Brazil yacht charter
One of the best-kept charter vacation secrets is the coast of Brazil, which some say is much like the Caribbean before it was discovered. This huge South American country is a melting pot of cultures and nationalities, from the original indigenous peoples and 16th Century Portuguese explorers to the much more recent immigrants from Italy Germany and Lebanon. You’ll be sure to have a rich variety of cultural and taste sensations when cruising in these waters.
One area that is growing in popularity for chartering is Angra dos Reis (Bay of Kings) on the Costa Verde, in the state of Rio de Janeiro on the southeastern coast. Located in a large bay sheltered from the Atlantic by Ilha Grande, a looming island, this delightful cruising area has 365 islands to explore, as the locals say “one for every day of the year”.
The short distances between the islands encourage you to stop frequently and explore secluded anchorages, snorkel or dive (the water is deliciously warm; even in winter it’s around 25°C), have a barbecue, or follow the many trails into the rainforest to swim in the waterfalls.
Some beaches are serene and untouched whilst others have bustling nightlife and some even have floating bars; so whether you’re in the mood for tranquillity or partying, you’ll be able to find the perfect location.
Ilha Grande itself is a popular spot with holidaying Brazilians, so it’s a great place to try out the local food and dancing. On the mainland, the historic old town of Parati is charming, with Portuguese architecture dating back hundreds of years, and the gorgeous old buildings bedecked with flowers along cobbled streets.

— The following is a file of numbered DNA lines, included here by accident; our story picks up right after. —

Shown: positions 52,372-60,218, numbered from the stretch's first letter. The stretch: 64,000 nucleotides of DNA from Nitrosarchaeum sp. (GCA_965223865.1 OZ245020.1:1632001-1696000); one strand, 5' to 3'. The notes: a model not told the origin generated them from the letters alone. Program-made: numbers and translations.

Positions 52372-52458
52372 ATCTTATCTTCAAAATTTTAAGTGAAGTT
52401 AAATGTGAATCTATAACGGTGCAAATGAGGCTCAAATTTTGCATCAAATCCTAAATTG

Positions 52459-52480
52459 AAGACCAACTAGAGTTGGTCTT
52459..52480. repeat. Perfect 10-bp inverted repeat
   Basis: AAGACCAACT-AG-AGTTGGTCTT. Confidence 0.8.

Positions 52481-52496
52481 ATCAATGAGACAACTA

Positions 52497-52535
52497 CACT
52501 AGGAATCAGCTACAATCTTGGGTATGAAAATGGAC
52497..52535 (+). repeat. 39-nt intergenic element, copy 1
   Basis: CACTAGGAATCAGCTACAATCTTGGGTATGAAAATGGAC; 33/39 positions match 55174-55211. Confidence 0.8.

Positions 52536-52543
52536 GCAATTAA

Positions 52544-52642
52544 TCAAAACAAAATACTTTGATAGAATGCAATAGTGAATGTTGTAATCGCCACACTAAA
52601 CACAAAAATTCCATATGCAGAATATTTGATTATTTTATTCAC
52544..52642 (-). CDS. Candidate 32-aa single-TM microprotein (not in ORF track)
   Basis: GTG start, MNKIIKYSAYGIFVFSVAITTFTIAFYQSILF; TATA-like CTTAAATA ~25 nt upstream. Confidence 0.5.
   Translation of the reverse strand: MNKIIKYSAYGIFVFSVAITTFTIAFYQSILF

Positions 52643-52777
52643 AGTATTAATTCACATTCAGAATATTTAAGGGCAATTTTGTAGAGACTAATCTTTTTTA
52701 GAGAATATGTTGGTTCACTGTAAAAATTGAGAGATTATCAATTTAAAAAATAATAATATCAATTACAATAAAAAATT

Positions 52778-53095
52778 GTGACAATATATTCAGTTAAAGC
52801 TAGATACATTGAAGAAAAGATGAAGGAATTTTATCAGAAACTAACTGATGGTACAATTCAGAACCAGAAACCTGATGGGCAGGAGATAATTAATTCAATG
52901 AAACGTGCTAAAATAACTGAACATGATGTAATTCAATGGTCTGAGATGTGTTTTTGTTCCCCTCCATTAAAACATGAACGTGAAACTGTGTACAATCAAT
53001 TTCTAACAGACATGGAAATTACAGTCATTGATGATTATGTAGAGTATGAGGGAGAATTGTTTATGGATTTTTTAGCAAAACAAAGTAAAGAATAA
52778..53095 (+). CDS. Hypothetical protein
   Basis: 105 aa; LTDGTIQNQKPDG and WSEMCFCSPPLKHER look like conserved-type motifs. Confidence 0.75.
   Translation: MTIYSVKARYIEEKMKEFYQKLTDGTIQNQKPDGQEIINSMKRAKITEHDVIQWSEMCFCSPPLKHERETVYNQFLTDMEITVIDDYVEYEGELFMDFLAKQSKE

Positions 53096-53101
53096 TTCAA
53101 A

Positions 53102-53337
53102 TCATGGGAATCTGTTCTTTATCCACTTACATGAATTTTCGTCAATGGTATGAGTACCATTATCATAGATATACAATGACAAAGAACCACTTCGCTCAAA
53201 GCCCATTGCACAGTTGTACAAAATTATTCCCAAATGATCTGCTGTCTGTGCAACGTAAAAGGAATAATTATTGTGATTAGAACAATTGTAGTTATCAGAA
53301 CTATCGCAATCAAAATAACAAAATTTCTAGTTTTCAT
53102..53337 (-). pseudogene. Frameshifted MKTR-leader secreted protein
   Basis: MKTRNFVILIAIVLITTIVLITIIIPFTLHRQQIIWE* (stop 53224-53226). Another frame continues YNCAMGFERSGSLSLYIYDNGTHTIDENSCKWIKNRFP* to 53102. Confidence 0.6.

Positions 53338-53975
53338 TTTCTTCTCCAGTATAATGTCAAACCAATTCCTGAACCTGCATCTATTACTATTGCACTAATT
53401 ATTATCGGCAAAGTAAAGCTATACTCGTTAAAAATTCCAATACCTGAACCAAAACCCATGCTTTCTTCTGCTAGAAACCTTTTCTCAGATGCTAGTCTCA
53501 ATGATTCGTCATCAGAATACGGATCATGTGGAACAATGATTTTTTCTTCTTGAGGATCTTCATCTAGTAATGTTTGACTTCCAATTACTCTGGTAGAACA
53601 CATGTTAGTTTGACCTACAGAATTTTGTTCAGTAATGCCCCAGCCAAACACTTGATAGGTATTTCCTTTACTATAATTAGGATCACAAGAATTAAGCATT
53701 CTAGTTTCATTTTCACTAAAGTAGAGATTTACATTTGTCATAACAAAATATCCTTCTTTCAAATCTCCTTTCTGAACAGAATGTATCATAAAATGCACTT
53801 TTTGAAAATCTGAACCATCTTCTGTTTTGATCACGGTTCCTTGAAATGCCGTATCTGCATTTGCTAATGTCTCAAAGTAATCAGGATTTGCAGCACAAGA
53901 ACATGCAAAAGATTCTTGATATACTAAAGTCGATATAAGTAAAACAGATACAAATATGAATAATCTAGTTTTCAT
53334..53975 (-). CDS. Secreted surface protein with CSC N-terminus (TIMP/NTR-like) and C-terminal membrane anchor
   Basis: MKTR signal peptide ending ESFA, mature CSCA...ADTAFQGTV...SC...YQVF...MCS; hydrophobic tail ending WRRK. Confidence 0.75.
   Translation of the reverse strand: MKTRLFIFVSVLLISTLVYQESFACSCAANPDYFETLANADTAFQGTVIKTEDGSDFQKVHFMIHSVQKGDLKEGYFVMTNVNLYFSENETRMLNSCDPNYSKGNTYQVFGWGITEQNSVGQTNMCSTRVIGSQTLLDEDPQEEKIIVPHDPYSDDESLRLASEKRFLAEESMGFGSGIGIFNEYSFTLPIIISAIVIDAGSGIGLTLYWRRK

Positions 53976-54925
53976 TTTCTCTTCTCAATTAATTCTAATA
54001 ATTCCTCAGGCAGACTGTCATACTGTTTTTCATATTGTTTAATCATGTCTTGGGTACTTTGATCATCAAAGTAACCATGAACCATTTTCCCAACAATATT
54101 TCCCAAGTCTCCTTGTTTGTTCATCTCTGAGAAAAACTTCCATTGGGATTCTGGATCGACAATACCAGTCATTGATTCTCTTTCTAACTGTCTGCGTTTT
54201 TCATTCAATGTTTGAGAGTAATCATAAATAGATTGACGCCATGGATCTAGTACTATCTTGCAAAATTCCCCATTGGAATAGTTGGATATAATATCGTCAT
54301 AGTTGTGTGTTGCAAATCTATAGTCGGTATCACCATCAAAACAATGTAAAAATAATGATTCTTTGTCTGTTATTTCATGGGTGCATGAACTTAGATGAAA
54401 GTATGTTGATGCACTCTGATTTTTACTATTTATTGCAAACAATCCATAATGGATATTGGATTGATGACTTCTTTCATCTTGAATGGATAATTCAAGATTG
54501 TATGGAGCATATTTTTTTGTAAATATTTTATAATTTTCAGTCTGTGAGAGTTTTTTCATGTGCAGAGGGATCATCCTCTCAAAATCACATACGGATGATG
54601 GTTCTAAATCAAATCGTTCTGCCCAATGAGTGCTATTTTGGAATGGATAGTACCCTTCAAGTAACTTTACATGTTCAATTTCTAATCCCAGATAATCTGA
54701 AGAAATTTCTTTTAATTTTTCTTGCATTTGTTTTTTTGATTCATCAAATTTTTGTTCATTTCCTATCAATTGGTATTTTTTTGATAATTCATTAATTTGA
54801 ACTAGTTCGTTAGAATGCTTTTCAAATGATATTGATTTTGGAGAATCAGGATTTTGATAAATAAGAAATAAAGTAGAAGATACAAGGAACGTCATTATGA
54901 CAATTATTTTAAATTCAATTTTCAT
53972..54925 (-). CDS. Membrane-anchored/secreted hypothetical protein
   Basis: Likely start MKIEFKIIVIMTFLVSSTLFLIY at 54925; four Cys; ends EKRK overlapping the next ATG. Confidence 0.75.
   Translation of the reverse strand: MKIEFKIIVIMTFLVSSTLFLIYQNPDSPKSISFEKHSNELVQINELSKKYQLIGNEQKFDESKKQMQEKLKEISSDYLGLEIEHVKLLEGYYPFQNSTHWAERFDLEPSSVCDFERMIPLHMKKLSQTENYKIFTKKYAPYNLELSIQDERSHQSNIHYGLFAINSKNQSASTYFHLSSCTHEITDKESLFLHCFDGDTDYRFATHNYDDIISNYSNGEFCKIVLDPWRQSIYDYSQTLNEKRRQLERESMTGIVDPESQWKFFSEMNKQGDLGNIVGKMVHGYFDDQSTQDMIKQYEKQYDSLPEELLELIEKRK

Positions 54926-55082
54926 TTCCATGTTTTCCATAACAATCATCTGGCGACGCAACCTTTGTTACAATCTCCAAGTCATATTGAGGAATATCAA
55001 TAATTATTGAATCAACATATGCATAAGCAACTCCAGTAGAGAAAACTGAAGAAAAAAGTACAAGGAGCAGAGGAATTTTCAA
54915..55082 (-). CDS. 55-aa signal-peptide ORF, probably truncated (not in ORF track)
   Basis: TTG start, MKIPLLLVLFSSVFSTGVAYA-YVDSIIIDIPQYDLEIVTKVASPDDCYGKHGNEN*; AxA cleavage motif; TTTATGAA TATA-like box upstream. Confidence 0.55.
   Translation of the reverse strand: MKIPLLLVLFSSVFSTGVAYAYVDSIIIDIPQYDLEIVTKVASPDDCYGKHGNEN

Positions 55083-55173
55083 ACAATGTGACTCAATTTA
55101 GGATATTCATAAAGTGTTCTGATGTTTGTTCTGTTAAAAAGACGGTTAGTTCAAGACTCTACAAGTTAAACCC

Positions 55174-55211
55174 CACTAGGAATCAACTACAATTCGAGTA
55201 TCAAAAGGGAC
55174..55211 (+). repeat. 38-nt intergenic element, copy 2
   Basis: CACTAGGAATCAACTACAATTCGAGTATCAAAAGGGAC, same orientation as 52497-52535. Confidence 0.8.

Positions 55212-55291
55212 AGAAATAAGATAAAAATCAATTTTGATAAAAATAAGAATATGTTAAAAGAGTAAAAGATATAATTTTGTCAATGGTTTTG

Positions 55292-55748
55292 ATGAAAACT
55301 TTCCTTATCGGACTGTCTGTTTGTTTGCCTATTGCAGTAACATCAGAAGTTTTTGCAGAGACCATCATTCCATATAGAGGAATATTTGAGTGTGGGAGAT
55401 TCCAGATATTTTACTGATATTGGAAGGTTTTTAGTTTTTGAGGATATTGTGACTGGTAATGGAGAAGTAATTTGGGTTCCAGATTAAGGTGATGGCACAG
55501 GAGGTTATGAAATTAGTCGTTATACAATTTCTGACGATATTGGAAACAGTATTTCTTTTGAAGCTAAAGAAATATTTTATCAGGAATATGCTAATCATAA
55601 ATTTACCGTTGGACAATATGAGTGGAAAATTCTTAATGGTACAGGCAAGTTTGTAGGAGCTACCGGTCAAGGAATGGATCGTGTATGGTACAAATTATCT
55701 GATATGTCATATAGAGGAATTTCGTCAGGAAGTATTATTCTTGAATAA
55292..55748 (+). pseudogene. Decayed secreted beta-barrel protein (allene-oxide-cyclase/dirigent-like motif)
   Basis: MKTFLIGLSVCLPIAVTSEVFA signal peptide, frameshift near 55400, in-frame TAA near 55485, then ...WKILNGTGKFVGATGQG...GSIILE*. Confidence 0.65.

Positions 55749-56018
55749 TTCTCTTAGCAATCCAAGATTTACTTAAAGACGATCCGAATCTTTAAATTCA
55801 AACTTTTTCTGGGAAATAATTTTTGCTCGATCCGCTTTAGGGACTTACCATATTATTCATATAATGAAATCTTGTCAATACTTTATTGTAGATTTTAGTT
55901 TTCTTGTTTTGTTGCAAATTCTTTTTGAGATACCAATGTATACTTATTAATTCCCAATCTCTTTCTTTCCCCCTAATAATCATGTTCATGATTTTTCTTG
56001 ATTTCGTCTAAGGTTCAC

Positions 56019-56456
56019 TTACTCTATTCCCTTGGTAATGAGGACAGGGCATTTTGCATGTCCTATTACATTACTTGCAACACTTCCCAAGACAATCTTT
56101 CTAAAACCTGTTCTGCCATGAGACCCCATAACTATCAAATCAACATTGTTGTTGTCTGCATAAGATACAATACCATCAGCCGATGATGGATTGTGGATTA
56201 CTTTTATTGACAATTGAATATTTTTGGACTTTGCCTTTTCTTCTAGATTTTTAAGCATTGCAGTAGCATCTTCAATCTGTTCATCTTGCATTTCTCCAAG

And of course the Costa Verde is just a couple of hours from vibrant Rio itself, a wonderful juxtaposition with the peace and quiet of forest-fringed beaches.
Ilha Grande, Praia Lopes Mendes: Ilha Grande, South of Rio, is famous for its lovely beaches and forest trials – and one of the best beaches is Praia Lopes Mendes, a flawless curve of pale yellow sand, backed by palms and lapped by water that gradually changes from azure to turquoise. Close-up it is even better: an ultra-wide beach of perfectly clean sand with a safely shelving profile, bounded by granite outcrops and usually only visited by a handful of people along its three kilometre length. To top it all, there is no rubbish, no seaweed and no flotsam or jetsam.
Using a helicopter to get around in Brazil, especially in-an-around Rio, is much safer and often more convenient than using a car. It’s also a great way to see the sights – especially the statue of Christ the Redeemer.